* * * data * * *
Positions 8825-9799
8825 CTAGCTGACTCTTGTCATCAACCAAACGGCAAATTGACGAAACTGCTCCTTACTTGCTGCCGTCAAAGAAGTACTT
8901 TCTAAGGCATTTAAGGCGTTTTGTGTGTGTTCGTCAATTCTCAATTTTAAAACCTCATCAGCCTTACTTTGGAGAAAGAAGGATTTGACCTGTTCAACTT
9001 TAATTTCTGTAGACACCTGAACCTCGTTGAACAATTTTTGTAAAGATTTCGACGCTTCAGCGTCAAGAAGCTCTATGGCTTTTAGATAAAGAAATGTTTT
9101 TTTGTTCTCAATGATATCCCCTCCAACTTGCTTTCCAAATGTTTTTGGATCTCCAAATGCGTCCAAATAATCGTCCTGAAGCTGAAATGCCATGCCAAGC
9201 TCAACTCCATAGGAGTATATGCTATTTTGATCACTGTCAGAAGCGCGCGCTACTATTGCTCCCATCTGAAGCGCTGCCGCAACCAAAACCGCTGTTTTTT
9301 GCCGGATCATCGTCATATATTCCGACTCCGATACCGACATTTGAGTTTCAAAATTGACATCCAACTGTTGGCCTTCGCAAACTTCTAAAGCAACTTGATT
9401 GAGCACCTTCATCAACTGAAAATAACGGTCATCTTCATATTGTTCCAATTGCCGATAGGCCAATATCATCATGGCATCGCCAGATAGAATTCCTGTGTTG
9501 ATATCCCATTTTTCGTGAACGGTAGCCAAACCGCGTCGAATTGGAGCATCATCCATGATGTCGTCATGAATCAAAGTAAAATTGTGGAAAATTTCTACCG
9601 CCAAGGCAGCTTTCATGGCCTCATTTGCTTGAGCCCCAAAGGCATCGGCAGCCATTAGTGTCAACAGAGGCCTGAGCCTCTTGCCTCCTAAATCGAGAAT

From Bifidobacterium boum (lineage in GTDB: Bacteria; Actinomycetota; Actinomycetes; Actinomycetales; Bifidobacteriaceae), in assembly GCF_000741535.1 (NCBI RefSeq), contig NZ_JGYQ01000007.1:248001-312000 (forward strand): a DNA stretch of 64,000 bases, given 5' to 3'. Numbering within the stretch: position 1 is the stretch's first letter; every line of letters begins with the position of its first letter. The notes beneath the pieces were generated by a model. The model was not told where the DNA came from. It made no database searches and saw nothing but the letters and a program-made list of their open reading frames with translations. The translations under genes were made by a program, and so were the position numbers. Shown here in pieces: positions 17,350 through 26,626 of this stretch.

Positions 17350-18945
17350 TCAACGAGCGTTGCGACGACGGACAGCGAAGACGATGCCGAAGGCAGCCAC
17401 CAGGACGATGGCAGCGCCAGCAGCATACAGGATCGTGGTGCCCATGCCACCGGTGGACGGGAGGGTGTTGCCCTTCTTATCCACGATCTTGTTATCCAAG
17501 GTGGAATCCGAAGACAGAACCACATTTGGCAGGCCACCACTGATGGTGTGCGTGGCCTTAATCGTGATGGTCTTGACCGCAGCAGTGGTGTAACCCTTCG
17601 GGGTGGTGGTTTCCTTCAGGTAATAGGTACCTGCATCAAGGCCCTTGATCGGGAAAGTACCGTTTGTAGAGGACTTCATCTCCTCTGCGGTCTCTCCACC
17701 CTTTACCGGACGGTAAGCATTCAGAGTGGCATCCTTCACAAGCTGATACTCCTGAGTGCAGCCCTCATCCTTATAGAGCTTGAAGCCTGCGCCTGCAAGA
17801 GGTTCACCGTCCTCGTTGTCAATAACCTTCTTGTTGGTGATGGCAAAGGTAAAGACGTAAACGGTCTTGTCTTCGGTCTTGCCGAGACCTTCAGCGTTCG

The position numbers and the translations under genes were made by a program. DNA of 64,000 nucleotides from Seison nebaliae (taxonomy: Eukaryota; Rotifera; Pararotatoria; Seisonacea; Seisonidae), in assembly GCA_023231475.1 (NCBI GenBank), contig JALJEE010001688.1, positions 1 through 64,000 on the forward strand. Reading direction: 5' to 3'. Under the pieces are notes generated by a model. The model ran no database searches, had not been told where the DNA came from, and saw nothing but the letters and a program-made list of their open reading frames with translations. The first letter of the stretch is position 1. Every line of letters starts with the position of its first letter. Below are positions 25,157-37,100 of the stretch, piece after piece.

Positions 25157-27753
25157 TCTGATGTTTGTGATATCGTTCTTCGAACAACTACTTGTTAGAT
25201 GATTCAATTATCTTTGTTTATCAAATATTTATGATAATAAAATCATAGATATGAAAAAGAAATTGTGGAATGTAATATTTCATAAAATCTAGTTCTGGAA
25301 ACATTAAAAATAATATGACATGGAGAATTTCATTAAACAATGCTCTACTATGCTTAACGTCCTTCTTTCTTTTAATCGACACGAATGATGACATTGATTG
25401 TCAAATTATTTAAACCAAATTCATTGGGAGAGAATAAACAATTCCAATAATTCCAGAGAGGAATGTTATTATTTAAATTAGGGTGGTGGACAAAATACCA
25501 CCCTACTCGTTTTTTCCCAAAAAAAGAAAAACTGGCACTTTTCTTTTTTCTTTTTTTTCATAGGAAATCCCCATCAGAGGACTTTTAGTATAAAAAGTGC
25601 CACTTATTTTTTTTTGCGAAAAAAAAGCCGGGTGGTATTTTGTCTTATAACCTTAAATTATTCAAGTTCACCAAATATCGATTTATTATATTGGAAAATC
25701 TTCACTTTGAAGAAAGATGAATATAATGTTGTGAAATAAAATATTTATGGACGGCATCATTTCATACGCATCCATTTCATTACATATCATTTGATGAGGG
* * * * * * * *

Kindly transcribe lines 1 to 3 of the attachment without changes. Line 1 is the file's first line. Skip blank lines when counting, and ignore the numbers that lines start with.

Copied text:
Positions 8825-9799
8825 CTAGCTGACTCTTGTCATCAACCAAACGGCAAATTGACGAAACTGCTCCTTACTTGCTGCCGTCAAAGAAGTACTT
8901 TCTAAGGCATTTAAGGCGTTTTGTGTGTGTTCGTCAATTCTCAATTTTAAAACCTCATCAGCCTTACTTTGGAGAAAGAAGGATTTGACCTGTTCAACTT